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Old 07-18-2022, 10:34 PM   #21
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I did NOT design in a transfer switch in my system. Instead I made it impossible to simultaneously feed the power controller with shore power and inverter power.

I simply did not wire the inverter into my system. Instead, I installed an exterior 20amp outlet, powered off my inverter, on the street side of my camper. When I wish to use the inverter to power my camper I run a custom power cable "jumper cable" from my 20amp outlet to my 30amp power inlet, which is also on my camper's street side.

Since only one cable can be hooked-up to my 30amp power inlet at a time, no one can screw it up. Keep it simple stupid.

This solution does require you to physically plug in the jumper cable, which is actually quite simple.

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Old 07-18-2022, 10:57 PM   #22
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Did you watch the video i posted? I discuss why a transfer switch is important to keep from frying your inverter if you happen to be connected to shore power and maybe accidentally turn on the inverter. I went with the Xantrex Freedom XC 2000 because it has a built in transfer switch and charger.

I spent $1300 for the inverter and all wiring and components needed to do a self install. I already had a second battery so this didn’t factor into my cost above.
Actually, I did watch the videos. We have very different trailers, and I am amazed at how much equipment you were able to install throughout your trailer.

Looks like I’ll be reading about Transfer switches this week. You planted a bug in my brain: inverters with built-in transfer switches. Thank you… maybe.

Just looked up the Xantrex. I’ll definitely spend some time researching it. Assuming “true” sine wave is the same as “pure” sine. My initial thoughts are it’s price - even considering the built-in transfer switch.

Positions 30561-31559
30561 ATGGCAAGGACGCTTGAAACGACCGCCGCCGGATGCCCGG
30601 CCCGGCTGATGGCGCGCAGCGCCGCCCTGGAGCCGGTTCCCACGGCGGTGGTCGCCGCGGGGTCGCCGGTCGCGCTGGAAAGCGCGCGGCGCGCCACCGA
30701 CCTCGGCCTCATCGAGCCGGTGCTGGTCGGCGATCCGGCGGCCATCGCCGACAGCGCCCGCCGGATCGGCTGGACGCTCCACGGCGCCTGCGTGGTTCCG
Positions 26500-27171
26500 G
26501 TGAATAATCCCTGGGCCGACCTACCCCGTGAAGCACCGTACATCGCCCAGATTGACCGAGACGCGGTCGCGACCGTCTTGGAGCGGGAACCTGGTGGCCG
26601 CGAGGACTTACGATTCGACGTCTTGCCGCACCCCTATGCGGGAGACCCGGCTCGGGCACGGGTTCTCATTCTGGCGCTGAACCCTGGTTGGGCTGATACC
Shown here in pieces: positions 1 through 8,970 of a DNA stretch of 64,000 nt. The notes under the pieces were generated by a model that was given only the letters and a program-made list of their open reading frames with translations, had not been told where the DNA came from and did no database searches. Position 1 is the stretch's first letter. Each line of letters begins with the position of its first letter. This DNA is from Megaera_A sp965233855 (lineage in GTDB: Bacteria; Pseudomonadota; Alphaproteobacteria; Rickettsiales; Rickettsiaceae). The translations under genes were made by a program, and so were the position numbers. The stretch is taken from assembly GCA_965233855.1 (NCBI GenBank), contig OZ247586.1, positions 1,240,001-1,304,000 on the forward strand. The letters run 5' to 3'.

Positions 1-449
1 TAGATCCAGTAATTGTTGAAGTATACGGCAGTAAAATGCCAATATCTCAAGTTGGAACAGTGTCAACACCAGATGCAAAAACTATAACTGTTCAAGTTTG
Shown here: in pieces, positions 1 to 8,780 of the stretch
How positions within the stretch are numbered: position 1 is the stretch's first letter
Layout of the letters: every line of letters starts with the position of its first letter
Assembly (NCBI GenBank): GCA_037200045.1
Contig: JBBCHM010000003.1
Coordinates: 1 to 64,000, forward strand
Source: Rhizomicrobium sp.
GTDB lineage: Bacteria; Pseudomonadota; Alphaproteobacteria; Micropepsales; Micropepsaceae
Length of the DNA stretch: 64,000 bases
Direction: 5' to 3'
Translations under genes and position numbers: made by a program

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Old 07-19-2022, 03:19 AM   #23
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Great! True sine wave and pure sine wave are the same.

Yea, having a transfer switch and charger built into the inverter makes the install and usage so much simpler if you are wanting to connect your entire trailer like i did. I feel mine is dummy proof. If we don’t have shore power, i press a button and then the camper is like if i have shore power. I still need to make sure i don’t run too many devices but that’s it. If i plug the trailer into shore power, it assesses the connection to ensure it’s stable and then transfers automatically over to shore power and stops using the batteries for power. It then automatically starts charging my batteries.

If you wire it directly without the setup above you’ll need to figure out two things.

1. How not prevent shore power and inverter powering the trailer at the same time.
2. How to have the converter on to charge your batteries only when connected to shore power.

If you don’t wire it directly into the trailer, then that fixes both issues and the inverter will have an outlet on it and whatever you want to run while boondocking you just connect to that outlet. But that means you may be running extension cords in the camper so your appliances can reach the inverter and you won’t be able to run your a/c or any other outlet or hardwired device in the trailer.